But that is just the first act, and I wanted to design this with a longer and deeper path towards harmony which in Eastern teachings leans towards the laying out of five fundamental elements the first being the metal skulls, but then you enter a chamber with blue touch of furniture, to represent water and often our guests arrive by boat so I imagined them dragging that element with them, like a smoke trail from the river. Next, you enter for a welcome tea; an open space with a flowing white silk roof to represent air. Beyond that you pass through an open dining area with brown tables, where we serve fresh largely plant based food from the earth, and then to the fire and off to the third act and your resting place, in your room, presumable in perfect harmony and balance.
Only once we understand who we are, and forgive ourselves will we be able to cross a threshold, as one does in this camp, into a new unburdened relationship with both ourselves and elephants, like stepping through a vortex.
It’s not just a story though, I believe that most people arrive and feel that tranquility and settle because of the balance we have created, and so many arriving guest actually sign deeply as they enter this story, this camp. If I can I will briefly describe Mara Plains, that I felt should be an architectural and physical meeting place, also in harmony between three often opposing cultures: The Maasai, the Swahili, the colonials.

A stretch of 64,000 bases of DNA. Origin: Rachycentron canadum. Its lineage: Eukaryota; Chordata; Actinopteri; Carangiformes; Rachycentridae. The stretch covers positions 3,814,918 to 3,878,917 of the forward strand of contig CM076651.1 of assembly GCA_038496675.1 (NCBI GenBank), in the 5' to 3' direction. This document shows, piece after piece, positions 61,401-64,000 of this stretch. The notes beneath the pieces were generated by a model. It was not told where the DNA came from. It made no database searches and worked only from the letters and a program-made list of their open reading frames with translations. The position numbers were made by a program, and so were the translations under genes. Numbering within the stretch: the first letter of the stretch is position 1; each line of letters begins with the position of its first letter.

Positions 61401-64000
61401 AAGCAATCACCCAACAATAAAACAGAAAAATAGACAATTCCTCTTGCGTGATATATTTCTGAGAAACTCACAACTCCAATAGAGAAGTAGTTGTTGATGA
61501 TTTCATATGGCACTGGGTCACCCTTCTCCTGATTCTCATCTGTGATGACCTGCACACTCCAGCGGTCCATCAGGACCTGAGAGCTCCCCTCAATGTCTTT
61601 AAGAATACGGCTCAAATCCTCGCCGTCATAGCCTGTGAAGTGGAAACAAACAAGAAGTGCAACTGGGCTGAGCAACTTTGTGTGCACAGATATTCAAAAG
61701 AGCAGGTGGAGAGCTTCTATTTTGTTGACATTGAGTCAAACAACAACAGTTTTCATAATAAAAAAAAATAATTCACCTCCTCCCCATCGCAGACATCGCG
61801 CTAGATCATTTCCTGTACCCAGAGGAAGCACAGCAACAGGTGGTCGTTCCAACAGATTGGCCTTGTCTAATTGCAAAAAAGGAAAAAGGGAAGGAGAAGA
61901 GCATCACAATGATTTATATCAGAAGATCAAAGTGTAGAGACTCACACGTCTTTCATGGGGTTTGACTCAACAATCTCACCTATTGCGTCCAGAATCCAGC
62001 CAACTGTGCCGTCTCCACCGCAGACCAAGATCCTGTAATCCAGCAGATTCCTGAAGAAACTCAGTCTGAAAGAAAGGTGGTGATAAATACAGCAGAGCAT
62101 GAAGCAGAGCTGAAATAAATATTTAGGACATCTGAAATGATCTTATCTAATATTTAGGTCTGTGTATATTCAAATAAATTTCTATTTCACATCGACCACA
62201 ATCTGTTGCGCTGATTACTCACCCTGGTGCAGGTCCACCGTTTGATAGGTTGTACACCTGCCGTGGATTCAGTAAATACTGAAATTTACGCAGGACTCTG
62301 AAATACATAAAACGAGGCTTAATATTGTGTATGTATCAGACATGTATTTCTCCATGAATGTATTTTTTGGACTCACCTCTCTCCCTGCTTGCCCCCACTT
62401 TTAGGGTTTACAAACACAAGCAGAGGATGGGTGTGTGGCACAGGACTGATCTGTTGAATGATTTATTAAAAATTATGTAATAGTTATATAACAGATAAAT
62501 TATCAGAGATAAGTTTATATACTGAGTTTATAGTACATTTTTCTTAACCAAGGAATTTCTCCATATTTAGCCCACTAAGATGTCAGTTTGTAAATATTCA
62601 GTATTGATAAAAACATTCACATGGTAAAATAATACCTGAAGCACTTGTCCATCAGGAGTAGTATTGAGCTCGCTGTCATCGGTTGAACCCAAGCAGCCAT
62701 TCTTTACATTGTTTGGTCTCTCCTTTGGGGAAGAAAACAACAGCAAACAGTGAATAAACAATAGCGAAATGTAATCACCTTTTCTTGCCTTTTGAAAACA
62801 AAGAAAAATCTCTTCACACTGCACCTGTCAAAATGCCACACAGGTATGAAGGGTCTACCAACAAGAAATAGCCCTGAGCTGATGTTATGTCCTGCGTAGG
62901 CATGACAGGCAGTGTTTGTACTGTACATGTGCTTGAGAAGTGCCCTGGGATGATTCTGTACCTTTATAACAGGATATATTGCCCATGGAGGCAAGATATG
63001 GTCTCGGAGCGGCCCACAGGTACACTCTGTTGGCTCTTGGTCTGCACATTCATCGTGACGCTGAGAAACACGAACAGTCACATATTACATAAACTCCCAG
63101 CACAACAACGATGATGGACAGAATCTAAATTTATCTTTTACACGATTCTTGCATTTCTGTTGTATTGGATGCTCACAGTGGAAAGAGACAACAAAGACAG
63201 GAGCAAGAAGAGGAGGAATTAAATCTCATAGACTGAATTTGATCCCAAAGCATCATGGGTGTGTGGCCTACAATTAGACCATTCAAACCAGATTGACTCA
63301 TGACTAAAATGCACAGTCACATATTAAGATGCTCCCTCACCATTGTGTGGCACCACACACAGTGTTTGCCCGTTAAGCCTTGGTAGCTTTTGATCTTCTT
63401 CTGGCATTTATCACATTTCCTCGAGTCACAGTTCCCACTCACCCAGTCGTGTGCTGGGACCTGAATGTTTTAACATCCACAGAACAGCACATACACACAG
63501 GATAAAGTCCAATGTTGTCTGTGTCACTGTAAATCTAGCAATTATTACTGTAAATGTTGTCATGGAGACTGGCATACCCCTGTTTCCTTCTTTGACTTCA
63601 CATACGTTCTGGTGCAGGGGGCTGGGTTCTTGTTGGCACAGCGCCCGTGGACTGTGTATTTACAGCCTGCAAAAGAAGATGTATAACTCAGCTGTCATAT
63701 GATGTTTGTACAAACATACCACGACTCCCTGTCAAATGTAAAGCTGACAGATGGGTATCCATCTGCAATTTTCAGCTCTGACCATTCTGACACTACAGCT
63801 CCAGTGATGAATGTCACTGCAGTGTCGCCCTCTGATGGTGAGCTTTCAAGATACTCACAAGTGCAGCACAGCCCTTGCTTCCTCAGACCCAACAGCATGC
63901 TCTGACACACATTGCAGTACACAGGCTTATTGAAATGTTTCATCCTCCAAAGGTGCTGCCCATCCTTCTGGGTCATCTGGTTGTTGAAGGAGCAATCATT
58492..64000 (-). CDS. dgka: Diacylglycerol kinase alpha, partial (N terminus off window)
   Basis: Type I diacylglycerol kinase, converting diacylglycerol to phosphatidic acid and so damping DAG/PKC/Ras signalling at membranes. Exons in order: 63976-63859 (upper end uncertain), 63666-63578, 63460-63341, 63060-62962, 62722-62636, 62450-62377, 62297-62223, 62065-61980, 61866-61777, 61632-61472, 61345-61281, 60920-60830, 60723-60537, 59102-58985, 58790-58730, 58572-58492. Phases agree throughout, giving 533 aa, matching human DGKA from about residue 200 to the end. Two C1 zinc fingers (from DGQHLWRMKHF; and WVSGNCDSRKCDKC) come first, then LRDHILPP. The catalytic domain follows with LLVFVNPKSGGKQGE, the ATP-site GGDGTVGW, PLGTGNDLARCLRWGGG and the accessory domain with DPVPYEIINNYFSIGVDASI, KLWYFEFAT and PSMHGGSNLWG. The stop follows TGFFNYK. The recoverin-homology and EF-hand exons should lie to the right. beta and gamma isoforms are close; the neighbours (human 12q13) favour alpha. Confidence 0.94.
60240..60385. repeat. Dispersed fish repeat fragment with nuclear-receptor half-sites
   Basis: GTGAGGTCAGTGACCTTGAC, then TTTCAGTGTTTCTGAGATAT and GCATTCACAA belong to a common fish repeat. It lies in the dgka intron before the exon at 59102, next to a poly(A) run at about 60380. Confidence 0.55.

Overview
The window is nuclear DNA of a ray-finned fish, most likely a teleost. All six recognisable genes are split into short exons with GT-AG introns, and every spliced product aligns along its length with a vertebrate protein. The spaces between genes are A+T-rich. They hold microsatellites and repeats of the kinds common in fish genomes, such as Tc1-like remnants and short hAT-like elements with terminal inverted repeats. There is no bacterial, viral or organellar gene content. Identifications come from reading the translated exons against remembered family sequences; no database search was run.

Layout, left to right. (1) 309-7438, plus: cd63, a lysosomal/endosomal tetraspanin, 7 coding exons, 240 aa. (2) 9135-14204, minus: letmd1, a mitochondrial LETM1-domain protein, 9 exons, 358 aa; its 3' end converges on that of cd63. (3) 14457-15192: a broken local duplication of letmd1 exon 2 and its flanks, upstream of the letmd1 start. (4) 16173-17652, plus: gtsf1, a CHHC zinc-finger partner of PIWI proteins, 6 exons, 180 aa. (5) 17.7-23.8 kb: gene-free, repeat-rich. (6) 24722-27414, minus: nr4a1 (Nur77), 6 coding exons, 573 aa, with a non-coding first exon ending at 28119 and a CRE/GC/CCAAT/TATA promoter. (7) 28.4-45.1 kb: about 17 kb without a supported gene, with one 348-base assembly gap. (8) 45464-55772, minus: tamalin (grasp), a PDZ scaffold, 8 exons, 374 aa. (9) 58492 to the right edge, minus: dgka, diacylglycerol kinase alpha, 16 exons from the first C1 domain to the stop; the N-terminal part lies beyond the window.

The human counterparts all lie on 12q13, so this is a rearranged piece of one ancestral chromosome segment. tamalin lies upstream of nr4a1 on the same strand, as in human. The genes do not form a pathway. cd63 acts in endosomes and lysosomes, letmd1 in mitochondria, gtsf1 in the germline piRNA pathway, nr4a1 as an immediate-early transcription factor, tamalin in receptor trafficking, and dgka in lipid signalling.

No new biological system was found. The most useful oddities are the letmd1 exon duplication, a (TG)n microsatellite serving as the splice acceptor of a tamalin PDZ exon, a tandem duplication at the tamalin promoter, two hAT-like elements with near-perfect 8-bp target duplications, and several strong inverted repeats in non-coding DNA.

But as explorers for National Geographic, we wanted to be the glue as one is behind the lens. So I oriented the camp based on a single and lone tree five km away, drew a line through the camp, and angled it all around this tree. Then I drew a Fibonacci proportion in the ground and had the tent makers make the main tent exactly to those proportions, representing the ideal gold rectangle one uses in a 35 mm picture frame.
Inside the camp, we imported 75-100 year old railway sleepers as recycled wood (teak) and brass from the original Blue Train 120 years ago. Reds from the Maasai culture represent this very visual association and it didn’t have be head handed because we are in Maasai world so it is everywhere anyway, but the coastal Swahili culture has in influence here so the large Swahili doors behind the showers are a not to them, associated with the sea and water. Each tent fits the Fibonacci proportions creating a film set styled ration that takes you back to the romance of the 1920’s adventures but hopefully without the embedded racism and in appropriate colonialism of that time.
“I added my own collection of campaign furniture as templates and samples for cabinet makes to replicate, which happened at the time of the Indonesian Tsunami where thousands of artisans were left without work.” – Beverly Joubert, co-founder, Great Plains.